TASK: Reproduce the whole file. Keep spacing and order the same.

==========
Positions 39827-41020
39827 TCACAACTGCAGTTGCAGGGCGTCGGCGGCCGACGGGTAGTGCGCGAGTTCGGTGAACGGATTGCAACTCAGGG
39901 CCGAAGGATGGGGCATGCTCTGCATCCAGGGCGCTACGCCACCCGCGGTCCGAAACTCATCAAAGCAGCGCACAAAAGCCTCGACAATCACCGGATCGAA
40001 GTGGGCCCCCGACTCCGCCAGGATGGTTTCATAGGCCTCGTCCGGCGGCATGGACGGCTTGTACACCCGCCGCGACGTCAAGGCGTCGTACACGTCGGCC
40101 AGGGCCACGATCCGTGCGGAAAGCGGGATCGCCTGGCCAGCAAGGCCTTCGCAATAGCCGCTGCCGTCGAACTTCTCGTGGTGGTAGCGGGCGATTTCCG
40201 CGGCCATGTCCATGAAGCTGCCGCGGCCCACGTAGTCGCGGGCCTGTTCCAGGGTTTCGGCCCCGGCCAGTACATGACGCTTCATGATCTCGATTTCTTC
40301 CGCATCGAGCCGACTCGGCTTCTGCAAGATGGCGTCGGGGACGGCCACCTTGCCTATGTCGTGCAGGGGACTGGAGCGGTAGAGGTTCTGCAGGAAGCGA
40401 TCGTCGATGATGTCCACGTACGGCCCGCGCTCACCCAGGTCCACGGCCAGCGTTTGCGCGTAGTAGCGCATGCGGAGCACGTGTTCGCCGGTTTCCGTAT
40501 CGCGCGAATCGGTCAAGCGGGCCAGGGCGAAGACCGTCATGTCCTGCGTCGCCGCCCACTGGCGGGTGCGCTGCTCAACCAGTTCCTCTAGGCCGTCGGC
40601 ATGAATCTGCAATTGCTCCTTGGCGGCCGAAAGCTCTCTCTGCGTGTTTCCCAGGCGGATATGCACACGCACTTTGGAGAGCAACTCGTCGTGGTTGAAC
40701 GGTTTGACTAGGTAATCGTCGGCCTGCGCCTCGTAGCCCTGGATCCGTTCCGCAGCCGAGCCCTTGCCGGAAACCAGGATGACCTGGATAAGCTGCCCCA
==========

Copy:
Positions 39827-41020
39827 TCACAACTGCAGTTGCAGGGCGTCGGCGGCCGACGGGTAGTGCGCGAGTTCGGTGAACGGATTGCAACTCAGGG
39901 CCGAAGGATGGGGCATGCTCTGCATCCAGGGCGCTACGCCACCCGCGGTCCGAAACTCATCAAAGCAGCGCACAAAAGCCTCGACAATCACCGGATCGAA
40001 GTGGGCCCCCGACTCCGCCAGGATGGTTTCATAGGCCTCGTCCGGCGGCATGGACGGCTTGTACACCCGCCGCGACGTCAAGGCGTCGTACACGTCGGCC
40101 AGGGCCACGATCCGTGCGGAAAGCGGGATCGCCTGGCCAGCAAGGCCTTCGCAATAGCCGCTGCCGTCGAACTTCTCGTGGTGGTAGCGGGCGATTTCCG
40201 CGGCCATGTCCATGAAGCTGCCGCGGCCCACGTAGTCGCGGGCCTGTTCCAGGGTTTCGGCCCCGGCCAGTACATGACGCTTCATGATCTCGATTTCTTC
40301 CGCATCGAGCCGACTCGGCTTCTGCAAGATGGCGTCGGGGACGGCCACCTTGCCTATGTCGTGCAGGGGACTGGAGCGGTAGAGGTTCTGCAGGAAGCGA
40401 TCGTCGATGATGTCCACGTACGGCCCGCGCTCACCCAGGTCCACGGCCAGCGTTTGCGCGTAGTAGCGCATGCGGAGCACGTGTTCGCCGGTTTCCGTAT
40501 CGCGCGAATCGGTCAAGCGGGCCAGGGCGAAGACCGTCATGTCCTGCGTCGCCGCCCACTGGCGGGTGCGCTGCTCAACCAGTTCCTCTAGGCCGTCGGC
40601 ATGAATCTGCAATTGCTCCTTGGCGGCCGAAAGCTCTCTCTGCGTGTTTCCCAGGCGGATATGCACACGCACTTTGGAGAGCAACTCGTCGTGGTTGAAC
40701 GGTTTGACTAGGTAATCGTCGGCCTGCGCCTCGTAGCCCTGGATCCGTTCCGCAGCCGAGCCCTTGCCGGAAACCAGGATGACCTGGATAAGCTGCCCCA